There is something slightly creepy about an insect that can turn its head to stare at you. Welcome to the creepy, yet fascinating, world of the praying mantis.
Almost 2,000 species of praying mantis (or mantid) exist worldwide, but only about 20 species are found in North America. The two we seem to be most familiar with are introduced species, the Chinese mantis (Tenodera aridifolia sinensis), and the European mantis (Mantis religiosa). A third, the Carolina mantis (Stagmomantis carolina) is a common native species of the eastern United States. The Chinese mantis is the largest in our area, reaching lengths of up to 4 inches.
Scientific debate continues as to which order of insects the praying mantis belongs. Is it related to the cockroaches (order Dictyoptera), or to the crickets and grasshoppers (order Orthoptera)? Some argue that the praying mantis should be placed in its own order, Mantodea, and for now that is where it stays.
The praying mantis would be better named “preying mantis” due to its carnivorous habits. This insect is a voracious predator, feeding on beetles, butterflies, grasshoppers, spiders, and other invertebrates. (Some tropical species also feed on tree frogs and hummingbirds.) Its long front legs, held up as if in prayer, are sharply toothed and work together to grasp prey. They can extend a great distance from their folded position, aided by their attachment to the first segment of the mantid’s thorax. Normally fused to the second thoracic segment in other insects, the mantid’s first segment swings freely, allowing the mantid greater mobility; its front legs can move quickly from one side to the other to reach its prey. A solitary creature, the mantid spends its days sitting fairly motionless, waiting to ambush an unwary victim. Well-camouflaged in greens and browns it hunts for a meal in a logical place, such as near a flower blossom that draws an abundance of insects.
The praying mantis has excellent vision – two large compound eyes and three smaller simple eyes sit atop its triangular head. Add to that the ability to turn its head 180 degrees and you have an insect that sees everything.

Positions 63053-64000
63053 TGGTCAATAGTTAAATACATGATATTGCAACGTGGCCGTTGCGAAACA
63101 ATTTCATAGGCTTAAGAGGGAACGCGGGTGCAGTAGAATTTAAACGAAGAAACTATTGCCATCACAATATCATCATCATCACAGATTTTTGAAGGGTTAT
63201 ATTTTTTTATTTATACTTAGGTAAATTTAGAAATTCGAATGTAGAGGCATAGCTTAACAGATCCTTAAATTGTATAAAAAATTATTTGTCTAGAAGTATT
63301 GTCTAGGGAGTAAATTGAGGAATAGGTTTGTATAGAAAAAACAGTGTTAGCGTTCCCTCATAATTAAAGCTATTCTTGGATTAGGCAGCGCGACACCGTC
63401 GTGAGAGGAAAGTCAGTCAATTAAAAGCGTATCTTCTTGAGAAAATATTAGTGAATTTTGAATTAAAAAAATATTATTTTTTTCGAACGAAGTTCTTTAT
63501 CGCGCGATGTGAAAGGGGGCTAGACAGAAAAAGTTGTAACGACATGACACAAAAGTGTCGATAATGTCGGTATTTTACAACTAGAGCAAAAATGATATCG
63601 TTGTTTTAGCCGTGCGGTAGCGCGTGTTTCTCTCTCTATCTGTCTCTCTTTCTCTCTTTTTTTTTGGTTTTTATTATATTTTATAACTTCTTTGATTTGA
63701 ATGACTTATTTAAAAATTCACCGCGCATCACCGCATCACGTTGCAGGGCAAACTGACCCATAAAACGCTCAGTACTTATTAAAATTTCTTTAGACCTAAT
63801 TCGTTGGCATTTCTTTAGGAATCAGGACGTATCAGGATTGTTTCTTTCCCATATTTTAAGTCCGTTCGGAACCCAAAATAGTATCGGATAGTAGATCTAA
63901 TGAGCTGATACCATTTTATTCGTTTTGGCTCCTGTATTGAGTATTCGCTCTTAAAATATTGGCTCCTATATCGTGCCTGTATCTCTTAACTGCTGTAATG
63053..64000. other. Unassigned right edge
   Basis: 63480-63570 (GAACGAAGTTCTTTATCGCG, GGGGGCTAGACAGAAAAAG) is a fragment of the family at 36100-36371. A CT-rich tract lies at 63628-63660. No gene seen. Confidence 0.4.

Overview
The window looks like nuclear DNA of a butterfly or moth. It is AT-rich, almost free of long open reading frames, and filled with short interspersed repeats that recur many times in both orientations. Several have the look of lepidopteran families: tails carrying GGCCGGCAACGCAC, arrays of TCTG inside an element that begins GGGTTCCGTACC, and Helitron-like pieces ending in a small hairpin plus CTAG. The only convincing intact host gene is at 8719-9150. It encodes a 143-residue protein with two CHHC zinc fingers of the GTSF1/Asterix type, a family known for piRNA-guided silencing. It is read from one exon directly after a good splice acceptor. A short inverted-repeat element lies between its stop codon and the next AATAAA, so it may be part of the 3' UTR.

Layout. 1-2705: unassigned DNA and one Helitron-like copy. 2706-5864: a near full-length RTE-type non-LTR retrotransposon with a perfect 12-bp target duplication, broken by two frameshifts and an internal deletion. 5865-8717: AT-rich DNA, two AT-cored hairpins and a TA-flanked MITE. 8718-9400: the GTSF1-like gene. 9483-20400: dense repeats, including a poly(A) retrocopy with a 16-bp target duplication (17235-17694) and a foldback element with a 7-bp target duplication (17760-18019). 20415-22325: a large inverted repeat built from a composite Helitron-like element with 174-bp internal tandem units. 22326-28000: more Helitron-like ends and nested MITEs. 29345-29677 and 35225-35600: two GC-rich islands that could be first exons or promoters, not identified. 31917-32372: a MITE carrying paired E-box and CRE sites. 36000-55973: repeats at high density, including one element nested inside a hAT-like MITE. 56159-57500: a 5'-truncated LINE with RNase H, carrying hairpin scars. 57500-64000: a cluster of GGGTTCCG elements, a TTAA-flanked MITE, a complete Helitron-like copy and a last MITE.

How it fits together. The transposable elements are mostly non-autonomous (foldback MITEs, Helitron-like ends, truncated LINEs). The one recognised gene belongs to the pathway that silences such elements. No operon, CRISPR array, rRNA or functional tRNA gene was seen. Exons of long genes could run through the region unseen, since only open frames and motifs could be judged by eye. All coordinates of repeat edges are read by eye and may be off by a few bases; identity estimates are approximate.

In late summer a female praying mantis will send out chemical pheromones to attract a male. This is the time of year you are most likely to see a mantid fly as it searches for a mate. Female mantids are known to dine on the heads of their suitors while they are still mating – a nutritious snack to nourish the female’s eggs; it is the male’s final sacrifice to his future offspring.
In early autumn the female lays her eggs on a twig or on the stem of a plant. As many as 200 eggs are deposited and then covered by a foamy substance that hardens to protect the eggs through the winter. The female may lay several of these egg cases. Look for a tan substance encircling a stem or twig in open areas (such as meadows and wooded edges) this winter.
Young mantid nymphs emerge from the eggs in late spring. They must disperse from the egg case quickly in order to avoid the cannibalistic nature of their hungry siblings. Each will live a solitary life until it is time to mate. While they are small they will feed on aphids and leafhoppers, then turn to larger prey as they continue to grow through the summer.
“Mantis” means prophet, and many cultures consider the praying mantis quite special. If you are lost in France and happen upon a praying mantis, head in the direction the mantis is facing and it will lead you home. In Arab cultures a mantis is believed to always point toward Mecca. A mantis will bring good luck to the person it lands on in Africa. And in China, eating roasted mantis eggs can cure bed-wetting. Apparently not so revered in the United States, the mantis was seriously thought to blind humans and kill horses.
Perhaps the mantis stares in pure amusement.
Submitted by Cindi Kobak